Thursday, August 11, 2022

Food & Drinks in Grenada

North AmericaGrenadaFood & Drinks in Grenada

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  • Aquarium Restaurant & Bar. Located in Point Salines on the beach, famous for its Sunday barbecue. edit
  • Bananas Restaurant is located in True Blue and offers something for every budget and taste. Whether you’re looking for a cheeseburger in paradise or steak and lobster, you’re sure to find it at this affordable and fun restaurant and bar. For the adventurous: Stay and dance the night away at the state-of-the-art club. [www]
  • The Coconut Beach Restaurant & Bar is located directly on the beach in Grand Anse.
  • The Beach House Restaurant & Bar is located in Point Salines.
  • The Red Crab in Lance Aux Epines on the main road and has a fabulous menu.
  • Spiceland Mall in Grand Anse has a food court with a smoothie stand with local fruits, a Chinese restaurant and a Mediterranean/Middle Eastern restaurant.
  • Le Marquis complex in Grand Anse with Carib Sushi and Le Boulangerie (a pizzeria).
  • The Papillion Cafe in Grand Anse at the Siesta Hotel. All day breakfast, lunch, great fresh food and service. Start your day here.
  • From La Grenade. Producer of nutmeg products such as liqueurs, syrups, pepper sauce, jams and jellies.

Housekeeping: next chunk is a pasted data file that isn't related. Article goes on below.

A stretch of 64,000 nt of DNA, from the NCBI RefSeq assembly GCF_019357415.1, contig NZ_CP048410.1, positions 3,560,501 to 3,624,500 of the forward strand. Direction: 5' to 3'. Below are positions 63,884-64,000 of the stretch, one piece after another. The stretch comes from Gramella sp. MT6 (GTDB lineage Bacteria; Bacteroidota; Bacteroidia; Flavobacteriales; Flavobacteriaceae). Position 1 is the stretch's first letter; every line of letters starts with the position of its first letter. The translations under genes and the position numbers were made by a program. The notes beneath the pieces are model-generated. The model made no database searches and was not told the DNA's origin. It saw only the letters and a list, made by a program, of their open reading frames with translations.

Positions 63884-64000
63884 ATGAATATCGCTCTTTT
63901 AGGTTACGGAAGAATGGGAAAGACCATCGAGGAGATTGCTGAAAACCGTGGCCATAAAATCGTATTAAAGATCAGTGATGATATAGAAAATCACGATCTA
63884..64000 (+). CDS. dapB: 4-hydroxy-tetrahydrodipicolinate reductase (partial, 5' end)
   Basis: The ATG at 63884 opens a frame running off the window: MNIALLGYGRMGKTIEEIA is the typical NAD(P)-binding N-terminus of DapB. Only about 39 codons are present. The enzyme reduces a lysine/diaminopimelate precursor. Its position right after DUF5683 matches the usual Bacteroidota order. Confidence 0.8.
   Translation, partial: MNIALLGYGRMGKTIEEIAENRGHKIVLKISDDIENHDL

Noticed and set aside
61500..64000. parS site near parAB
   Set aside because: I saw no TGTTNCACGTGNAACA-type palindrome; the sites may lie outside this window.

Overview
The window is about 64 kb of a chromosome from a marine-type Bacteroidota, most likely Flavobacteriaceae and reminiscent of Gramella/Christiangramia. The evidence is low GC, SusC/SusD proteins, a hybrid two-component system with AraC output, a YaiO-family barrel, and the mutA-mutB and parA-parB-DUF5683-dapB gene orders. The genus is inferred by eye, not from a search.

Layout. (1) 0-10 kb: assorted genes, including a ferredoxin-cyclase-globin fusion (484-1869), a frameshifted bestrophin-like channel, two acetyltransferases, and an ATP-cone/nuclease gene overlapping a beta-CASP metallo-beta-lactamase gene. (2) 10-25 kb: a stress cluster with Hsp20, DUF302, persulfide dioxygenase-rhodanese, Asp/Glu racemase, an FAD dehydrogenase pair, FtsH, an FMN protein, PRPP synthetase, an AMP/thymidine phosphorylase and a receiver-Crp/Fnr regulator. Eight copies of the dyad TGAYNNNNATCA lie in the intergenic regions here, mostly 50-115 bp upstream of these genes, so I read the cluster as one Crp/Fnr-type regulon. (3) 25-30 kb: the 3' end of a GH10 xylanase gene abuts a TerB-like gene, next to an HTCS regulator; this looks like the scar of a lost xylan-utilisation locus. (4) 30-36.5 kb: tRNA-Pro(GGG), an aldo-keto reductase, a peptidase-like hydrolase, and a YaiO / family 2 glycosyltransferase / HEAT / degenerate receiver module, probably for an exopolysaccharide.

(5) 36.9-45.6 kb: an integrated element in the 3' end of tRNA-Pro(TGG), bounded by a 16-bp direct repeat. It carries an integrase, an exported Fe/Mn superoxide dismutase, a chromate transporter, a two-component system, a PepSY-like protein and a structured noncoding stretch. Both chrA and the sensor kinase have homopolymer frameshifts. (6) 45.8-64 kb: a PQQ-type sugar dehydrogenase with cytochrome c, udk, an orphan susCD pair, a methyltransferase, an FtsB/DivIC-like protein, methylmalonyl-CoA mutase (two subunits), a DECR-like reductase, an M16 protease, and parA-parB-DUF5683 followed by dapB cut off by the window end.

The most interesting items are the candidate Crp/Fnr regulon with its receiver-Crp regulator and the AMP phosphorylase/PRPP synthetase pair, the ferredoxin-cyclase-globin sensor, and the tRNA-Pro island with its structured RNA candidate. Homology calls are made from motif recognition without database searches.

• Grenade Chocolate Factory. It produces organic dark chocolate with old-fashioned, solar-powered machines. You should be able to find these colourfully packaged bars in shops around the island and in the duty-free shop at the airport. A tour of the factory itself is also very interesting.
  • Dodgy Dock Restaurant & Lounge Bar, True Blue Bay Resort (True Blue at SGU), +1 473 443 8783. 7am to 11pm. Waterfront dining, popular spot for lunch and famous spot for sunsets and parties. Caribbean and Mexican cuisine, happy hour daily at 5pm.
  • Umbrellas Beach Bar on Grand Anse Beach. A famous “liming spot” on the island, known for its burgers, fresh food and cold drinks. Casual upper and lower deck, you can walk up from the beach with your sandy feet.

Drinks in Grenada

Grenada is known for its rum distilleries. The three main ones are Clarke’s Court, Westerhall Estate and River Antoine. All three offer educational tours showing how sugar is made for rum. They are all located in different parts of the island.

  • Westerhall Estate produces a family of award-winning rums, including a 3, 8 and 10 year old rum. Their special rum (with the wax casing), Westerhall Plantation and Westerhall Vintage, is probably the best rum on the island. Along with their Jack Iron and White Jack surproof rums. Their new 12 Degrees Premium Rum is delicious!
  • Clarke’s Court produces special light and dark rums that are also delicious.
  • Be warned about the Antoine River. Because of its 75% alcohol content, it is illegal to take it home in many countries, at least on flights. There is a 69% version for “export” that may be legal.